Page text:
For Pitt, “trust, historical baggage, perceived control/ownership, actual alignment, bad behavior are all obstacles to partnership.” And clearly Seidl is right when he said, “I owe more time to my internals than to my externals, day in and day out. If I have a really strong team behind me than I can flex that more easily so I can act on behalf of my organization to build those ties. Trust. engagement. and investment are all are needed.”
Developing a Common Language With Partners
For a long time CIOs have stressed the need for IT to speak the language of the business. So it comes as no surprise that language matters to CIOs. Pitt said, “it's important for stakeholders engaged in specific projects and operations to have a common language around mutual efforts. More important, though, is inclusive language — or, if you will, language that does not act as a barrier to building relationships.”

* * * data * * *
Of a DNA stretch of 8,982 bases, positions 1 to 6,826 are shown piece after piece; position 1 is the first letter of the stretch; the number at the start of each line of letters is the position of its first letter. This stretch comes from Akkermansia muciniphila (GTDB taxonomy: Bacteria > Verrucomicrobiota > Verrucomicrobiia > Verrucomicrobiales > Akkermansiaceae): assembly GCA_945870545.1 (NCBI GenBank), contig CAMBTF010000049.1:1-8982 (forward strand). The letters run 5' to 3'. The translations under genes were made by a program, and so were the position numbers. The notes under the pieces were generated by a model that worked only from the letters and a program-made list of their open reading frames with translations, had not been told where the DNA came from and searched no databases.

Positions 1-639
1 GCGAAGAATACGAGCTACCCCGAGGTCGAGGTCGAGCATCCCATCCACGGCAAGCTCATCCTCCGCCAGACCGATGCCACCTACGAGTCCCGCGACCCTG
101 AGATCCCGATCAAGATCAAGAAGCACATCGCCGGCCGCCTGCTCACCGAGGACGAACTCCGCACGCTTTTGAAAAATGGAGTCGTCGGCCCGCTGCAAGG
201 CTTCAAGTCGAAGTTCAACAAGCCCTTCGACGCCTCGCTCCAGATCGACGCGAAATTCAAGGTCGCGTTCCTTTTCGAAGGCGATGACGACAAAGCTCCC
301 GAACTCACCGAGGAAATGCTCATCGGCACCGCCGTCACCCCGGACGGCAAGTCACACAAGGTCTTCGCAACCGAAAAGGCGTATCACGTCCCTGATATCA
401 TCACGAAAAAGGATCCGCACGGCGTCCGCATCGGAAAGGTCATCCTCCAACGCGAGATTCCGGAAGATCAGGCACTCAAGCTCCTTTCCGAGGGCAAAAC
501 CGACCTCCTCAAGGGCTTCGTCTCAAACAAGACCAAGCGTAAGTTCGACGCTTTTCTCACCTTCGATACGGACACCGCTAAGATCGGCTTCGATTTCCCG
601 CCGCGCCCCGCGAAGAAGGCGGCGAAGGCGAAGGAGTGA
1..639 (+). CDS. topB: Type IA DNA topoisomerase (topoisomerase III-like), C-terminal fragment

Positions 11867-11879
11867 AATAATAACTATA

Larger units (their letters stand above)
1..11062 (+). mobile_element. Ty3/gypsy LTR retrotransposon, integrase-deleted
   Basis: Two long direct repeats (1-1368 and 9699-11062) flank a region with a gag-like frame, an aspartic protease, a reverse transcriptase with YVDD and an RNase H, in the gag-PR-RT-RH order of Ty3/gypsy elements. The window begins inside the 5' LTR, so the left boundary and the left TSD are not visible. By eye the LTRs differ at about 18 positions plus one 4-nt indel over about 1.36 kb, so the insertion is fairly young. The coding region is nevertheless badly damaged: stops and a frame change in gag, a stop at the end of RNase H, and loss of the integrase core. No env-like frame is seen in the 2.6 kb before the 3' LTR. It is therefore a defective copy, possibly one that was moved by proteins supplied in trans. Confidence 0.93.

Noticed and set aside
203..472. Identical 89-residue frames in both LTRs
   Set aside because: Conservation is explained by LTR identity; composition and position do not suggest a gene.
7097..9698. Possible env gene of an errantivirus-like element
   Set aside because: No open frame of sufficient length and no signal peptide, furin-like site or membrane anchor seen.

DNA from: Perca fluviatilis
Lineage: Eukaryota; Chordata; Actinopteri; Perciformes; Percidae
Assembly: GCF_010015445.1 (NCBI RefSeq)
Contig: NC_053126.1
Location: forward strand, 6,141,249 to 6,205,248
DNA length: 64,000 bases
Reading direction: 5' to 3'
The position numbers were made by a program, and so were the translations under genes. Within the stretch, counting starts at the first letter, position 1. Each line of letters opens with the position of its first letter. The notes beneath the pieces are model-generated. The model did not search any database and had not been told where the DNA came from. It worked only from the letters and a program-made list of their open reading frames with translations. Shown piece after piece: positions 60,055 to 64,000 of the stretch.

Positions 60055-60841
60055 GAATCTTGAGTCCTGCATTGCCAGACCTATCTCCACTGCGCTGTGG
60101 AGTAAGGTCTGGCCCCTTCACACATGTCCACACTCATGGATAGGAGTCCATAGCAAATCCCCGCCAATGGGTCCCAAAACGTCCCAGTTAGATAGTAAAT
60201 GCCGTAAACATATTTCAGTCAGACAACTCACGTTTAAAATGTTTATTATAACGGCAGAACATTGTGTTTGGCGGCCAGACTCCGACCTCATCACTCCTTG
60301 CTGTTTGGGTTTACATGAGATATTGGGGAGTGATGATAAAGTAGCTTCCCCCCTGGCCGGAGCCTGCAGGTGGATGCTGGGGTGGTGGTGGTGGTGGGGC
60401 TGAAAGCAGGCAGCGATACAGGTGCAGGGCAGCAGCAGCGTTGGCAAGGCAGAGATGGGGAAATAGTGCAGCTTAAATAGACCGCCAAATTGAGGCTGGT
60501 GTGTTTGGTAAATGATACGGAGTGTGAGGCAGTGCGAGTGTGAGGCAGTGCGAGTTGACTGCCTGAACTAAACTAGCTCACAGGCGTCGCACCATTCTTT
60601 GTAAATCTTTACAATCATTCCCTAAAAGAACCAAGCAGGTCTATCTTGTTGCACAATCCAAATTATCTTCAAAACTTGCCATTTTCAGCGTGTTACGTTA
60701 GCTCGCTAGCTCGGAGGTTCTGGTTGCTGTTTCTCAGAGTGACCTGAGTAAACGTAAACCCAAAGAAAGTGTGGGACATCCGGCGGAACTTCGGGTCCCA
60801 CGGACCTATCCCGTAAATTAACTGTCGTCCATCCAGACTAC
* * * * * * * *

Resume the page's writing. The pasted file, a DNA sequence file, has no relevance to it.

Davis added, “it’s essential to be talking the same language to avoid misunderstanding. Irrespective of business size, IT and the CIO especially must talk the language of business. I have worked in companies of all sizes. The best CIO are the ones that get this.” Seidl agreed, stating, “it starts by caring enough to meet your partners where they are. Clearly, sharing some vocabulary and meaning makes it easier, and is a bridge builder.” The subtlety and nuances of meaning are key here. Seidl shared a story which put this in stark relief: “I saw an organization buy and implement entirely the wrong big dollar software package because both sides meant their meaning and didn't know they were different.” Interesting the word communicate comes from the Latin word communicare which means to make common. Clearly, this should be the goal of a partnership.